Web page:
Backyard pig production remains ASF worry

British Columbia develops a production manual to help inform the province’s estimated 1,200 small hog producers

There are more than 7,000 “small-lot” pig producers in Canada, those who operate outside the commercial system.

Their number and level of activity or knowledge regarding biosecurity are concerns for those involved in preventing African swine fever from entering the country and controlling it if it does.

The illness has devastated hog populations in Asia and Eastern Europe in recent years. It is fatal to pigs and there is no vaccine or treatment.

Dr. Egan Brockhoff, a swine veterinarian and key player in Canada’s work on ASF prevention and response, said small lot producers have no shared quality assurance program or industry representation. That’s a contrast to the country’s approximately 8,000 commercial producers, who belong to the Canadian Pork Council and are part of its quality assurance program that audits food safety, animal welfare and other production elements.

“African swine fever, as we look around the world and see how it continues to devastate countries, it is a real challenge for small lot pork producers,” Brockhoff told an Oct. 28 session organized by the Alberta Farm Writers Association.

“It is a challenge for all pork producers but if we look throughout Eastern Europe and Southeast Asia, there’s no question that backyard production, small lot producers, have different biosecurity at their sites and so the disease has moved more freely.”

ASF devastated the hog herd in China starting in 2018. The Pig Site said key factors in its rapid spread included swill feeding, feed materials, contaminated pork products and pig transport vehicles, among other factors.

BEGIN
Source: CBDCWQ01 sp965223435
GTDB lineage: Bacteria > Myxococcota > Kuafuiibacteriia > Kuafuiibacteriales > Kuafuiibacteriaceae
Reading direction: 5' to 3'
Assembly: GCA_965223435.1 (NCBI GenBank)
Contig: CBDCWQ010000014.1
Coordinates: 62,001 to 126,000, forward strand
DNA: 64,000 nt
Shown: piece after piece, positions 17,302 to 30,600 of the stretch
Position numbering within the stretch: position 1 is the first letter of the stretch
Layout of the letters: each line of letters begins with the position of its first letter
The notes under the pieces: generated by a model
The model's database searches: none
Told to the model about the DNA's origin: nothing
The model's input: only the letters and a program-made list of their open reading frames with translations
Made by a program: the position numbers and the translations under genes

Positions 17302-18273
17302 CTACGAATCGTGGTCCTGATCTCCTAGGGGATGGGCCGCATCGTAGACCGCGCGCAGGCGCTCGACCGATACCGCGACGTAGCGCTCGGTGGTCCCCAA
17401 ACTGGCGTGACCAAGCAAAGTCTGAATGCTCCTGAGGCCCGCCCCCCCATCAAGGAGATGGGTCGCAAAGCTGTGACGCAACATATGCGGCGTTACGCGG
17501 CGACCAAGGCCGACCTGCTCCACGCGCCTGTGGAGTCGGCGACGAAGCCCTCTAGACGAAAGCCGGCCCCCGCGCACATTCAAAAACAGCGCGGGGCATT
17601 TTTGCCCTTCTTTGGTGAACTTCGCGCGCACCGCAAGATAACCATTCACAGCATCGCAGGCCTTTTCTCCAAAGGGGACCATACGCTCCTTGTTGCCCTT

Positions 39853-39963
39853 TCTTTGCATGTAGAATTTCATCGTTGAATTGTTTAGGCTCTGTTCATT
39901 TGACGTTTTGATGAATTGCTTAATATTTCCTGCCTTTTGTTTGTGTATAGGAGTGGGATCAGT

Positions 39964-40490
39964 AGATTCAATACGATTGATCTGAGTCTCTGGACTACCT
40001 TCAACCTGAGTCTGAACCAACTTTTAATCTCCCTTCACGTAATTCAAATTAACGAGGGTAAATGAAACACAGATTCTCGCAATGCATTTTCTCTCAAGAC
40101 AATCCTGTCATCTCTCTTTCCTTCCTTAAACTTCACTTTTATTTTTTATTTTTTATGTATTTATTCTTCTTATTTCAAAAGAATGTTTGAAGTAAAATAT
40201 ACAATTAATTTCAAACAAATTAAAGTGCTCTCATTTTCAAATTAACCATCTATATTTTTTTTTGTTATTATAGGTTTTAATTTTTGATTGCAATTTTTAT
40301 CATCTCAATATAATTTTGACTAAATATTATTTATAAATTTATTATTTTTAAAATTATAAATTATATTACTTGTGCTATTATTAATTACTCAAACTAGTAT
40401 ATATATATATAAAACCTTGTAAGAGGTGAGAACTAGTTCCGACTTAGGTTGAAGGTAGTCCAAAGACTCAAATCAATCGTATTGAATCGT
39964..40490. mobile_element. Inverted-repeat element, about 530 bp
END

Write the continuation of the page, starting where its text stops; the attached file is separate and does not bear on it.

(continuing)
BC Pork and the British Columbia government have developed a small lot pork production management and production manual to help inform that province’s estimated 1,200 small hog producers. B.C. has only 15 commercial producers, Brockhoff said.

Other provincial pork associations have also developed online resources for smaller-scale producers. Many of them warn about another concern Brockhoff identified in his talk: feeding kitchen waste to pigs.

It is illegal to feed meat products to pigs. Kitchen waste, fruits and vegetables may have been in contact with infected meat and thus spread illness to pigs that eat the material.

Section 112 of the Health of Animals Act reads: “No person shall feed meat, meat byproducts or food that is suspected to contain meat or meat byproducts to swine or poultry, or permit swine or poultry to have access to meat or byproducts.”

Brockhoff showed a few examples of social media responses to warnings about that prohibition, which indicate some people don’t abide by those rules or agree with the reasoning behind them.

However, feeding meat to pigs was the cause of a foot-and-mouth disease outbreak in Canada in the early 1950s.

There is ongoing evidence of reckless behaviour among people who transport meat in luggage or send it by mail. In doing so, they potentially jeopardize a $24 billion Canadian industry.

Canadian Border Services and the Canadian Food Inspection Agency have undertaken prominent messaging about it, and a failure to declare meat at customs or international border crossings can net a $1,300 fine.

However, Brockhoff said border agents continue to apprehend travellers carrying meat even during this pandemic-induced reduction in travel.

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